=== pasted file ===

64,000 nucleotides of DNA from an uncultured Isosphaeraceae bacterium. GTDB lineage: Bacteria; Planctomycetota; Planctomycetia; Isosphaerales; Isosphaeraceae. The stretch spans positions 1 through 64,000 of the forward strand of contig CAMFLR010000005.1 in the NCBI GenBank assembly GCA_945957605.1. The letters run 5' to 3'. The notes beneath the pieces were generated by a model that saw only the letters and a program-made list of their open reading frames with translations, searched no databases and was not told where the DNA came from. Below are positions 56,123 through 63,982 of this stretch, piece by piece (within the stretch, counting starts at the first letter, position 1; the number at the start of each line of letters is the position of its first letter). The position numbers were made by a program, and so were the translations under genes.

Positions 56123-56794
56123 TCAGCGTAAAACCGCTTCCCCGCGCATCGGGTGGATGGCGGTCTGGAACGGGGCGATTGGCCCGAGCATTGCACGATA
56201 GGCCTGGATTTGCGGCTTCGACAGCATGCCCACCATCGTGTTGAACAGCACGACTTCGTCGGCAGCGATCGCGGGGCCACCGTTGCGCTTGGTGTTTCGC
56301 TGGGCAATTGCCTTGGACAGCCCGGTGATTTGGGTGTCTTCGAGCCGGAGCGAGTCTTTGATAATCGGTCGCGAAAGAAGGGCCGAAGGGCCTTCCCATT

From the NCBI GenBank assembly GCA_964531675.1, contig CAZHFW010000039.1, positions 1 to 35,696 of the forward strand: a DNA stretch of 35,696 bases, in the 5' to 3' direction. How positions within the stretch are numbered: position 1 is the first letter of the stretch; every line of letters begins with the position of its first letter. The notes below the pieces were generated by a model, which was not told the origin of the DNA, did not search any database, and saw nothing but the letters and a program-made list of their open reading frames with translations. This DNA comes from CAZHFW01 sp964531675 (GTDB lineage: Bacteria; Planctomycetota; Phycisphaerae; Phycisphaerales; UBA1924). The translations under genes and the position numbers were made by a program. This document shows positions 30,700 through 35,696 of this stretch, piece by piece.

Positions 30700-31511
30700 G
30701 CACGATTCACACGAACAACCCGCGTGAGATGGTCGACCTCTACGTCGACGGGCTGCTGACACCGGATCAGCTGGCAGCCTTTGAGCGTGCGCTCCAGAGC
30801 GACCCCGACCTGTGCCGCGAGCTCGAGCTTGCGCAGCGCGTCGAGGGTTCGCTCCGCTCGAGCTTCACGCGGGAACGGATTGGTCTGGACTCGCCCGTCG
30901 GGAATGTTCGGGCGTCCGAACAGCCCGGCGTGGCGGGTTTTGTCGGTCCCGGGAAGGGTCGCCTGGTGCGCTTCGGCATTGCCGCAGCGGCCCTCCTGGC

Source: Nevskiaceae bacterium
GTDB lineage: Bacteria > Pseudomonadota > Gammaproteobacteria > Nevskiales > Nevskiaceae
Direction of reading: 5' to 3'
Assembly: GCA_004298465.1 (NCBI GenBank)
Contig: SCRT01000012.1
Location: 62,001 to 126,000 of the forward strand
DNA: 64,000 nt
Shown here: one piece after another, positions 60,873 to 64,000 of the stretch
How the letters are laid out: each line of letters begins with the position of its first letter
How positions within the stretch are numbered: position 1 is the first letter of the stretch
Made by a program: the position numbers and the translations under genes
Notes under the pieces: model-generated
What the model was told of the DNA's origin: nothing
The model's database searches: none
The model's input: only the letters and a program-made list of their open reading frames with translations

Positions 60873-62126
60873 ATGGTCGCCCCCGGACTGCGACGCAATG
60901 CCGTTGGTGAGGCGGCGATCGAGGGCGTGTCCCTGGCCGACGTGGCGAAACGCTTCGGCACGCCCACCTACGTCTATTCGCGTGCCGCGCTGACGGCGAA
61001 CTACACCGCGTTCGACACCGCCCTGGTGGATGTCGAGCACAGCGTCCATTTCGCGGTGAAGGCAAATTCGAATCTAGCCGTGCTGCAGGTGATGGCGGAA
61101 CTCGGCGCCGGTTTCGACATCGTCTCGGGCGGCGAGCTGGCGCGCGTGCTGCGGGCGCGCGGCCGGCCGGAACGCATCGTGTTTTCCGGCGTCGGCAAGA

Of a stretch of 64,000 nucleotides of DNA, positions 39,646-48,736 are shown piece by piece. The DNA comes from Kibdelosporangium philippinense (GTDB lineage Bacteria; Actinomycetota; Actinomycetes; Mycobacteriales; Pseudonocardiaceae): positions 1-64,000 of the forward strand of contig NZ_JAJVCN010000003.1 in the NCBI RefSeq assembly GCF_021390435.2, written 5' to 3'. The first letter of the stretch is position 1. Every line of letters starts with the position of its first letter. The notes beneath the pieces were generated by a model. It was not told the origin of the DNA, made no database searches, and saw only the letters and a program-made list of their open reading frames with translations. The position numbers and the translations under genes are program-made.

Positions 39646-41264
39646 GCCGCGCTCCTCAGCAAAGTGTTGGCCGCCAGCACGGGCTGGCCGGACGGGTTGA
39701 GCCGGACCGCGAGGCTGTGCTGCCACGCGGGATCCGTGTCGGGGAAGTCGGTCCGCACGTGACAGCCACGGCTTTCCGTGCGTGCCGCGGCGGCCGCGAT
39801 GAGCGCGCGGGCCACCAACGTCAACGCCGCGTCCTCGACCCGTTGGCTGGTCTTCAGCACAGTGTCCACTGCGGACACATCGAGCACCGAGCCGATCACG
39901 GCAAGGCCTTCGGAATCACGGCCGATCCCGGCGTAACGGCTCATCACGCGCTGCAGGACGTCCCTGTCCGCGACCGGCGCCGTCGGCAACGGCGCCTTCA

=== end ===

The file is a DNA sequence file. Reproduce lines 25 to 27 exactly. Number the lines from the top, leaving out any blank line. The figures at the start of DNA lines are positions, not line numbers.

The model's database searches: none
The model's input: only the letters and a program-made list of their open reading frames with translations

Positions 60873-62126